It's common for Europeans to be able to speak 3 or more languages. The U.S. doesn't reciprocate that idea, we seem to think that English should be the standard world-wide. We even go so far as to visit a country like France, and if they don't speak English, we speak English slower and LOUDER until they get what we are saying.

        When I was learning a second language but wasn't very good at it, I sometimes had trouble understanding native speakers. This was because they spoke quickly and not always clearly.

        You know what helped me understand them? When they spoke SLOWER and LOUDER.

        So maybe you can stop repeating this false idea that speaking English slower and louder is just Americans being stupid.

        • by Maritz ( 1829006 )

          So maybe you can stop repeating this false idea that speaking English slower and louder is just Americans being stupid.

          The joke is that speaking louder would help when the listener knows not a single word of the language. Do you understand Korean when spoken slowly and loud?

      • by Anonymous Coward on Friday March 03, 2017 @02:53PM (#53971085)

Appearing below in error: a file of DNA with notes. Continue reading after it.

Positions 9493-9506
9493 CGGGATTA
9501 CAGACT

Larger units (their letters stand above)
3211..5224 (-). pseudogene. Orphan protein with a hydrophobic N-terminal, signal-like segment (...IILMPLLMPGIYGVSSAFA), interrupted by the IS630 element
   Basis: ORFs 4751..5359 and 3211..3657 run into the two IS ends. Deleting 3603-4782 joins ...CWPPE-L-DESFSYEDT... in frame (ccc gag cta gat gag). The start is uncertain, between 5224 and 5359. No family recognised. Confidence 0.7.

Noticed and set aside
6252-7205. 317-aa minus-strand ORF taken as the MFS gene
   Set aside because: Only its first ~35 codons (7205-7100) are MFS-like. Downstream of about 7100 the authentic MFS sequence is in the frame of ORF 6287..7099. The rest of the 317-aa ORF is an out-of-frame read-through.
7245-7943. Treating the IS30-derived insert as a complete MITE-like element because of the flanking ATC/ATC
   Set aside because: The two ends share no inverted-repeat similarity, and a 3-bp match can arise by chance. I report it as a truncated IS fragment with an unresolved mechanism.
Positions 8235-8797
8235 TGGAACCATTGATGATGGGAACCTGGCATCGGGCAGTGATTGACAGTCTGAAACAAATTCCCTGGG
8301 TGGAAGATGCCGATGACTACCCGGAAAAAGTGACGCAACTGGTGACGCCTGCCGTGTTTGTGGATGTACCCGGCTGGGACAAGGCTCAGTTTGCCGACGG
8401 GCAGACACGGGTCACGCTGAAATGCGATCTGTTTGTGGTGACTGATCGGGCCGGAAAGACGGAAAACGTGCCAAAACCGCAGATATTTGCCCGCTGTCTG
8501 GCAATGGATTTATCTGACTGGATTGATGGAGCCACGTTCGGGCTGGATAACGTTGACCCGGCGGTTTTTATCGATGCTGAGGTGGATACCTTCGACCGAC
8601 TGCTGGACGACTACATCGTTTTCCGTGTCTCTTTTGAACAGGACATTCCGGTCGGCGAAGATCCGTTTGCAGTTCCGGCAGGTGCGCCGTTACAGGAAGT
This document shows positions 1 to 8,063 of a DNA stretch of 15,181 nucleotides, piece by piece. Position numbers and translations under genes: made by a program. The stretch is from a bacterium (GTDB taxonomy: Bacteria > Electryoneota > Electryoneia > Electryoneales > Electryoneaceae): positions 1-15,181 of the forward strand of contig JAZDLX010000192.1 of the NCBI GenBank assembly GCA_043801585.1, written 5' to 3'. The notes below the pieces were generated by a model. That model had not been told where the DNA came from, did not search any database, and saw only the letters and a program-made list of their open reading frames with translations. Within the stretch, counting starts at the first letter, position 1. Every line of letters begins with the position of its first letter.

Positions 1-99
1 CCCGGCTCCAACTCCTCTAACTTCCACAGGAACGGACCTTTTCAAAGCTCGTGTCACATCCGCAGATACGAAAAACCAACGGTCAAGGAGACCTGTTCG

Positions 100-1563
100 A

I think it's useful to remember that in many cases, English is kind of the world's common language.

        It's not so much that people from the US have some strange arrogance that the rest of the world doesn't exist. It's more so that first the British conquered a large amount of the world and then the US became the dominant country -- so English is a kind of standard.

        That's why if you want to do international business and you're from France, you probably speak English as well. While it's not so necessary in reverse. It's more useful for those in other countries to learn English since it's so prolific.

        Of course this can and most likely will change over the years. In a hundred years most of the world may speak Mandarin and it doesn't make sense for Chinese to spend their time learning some little country's language.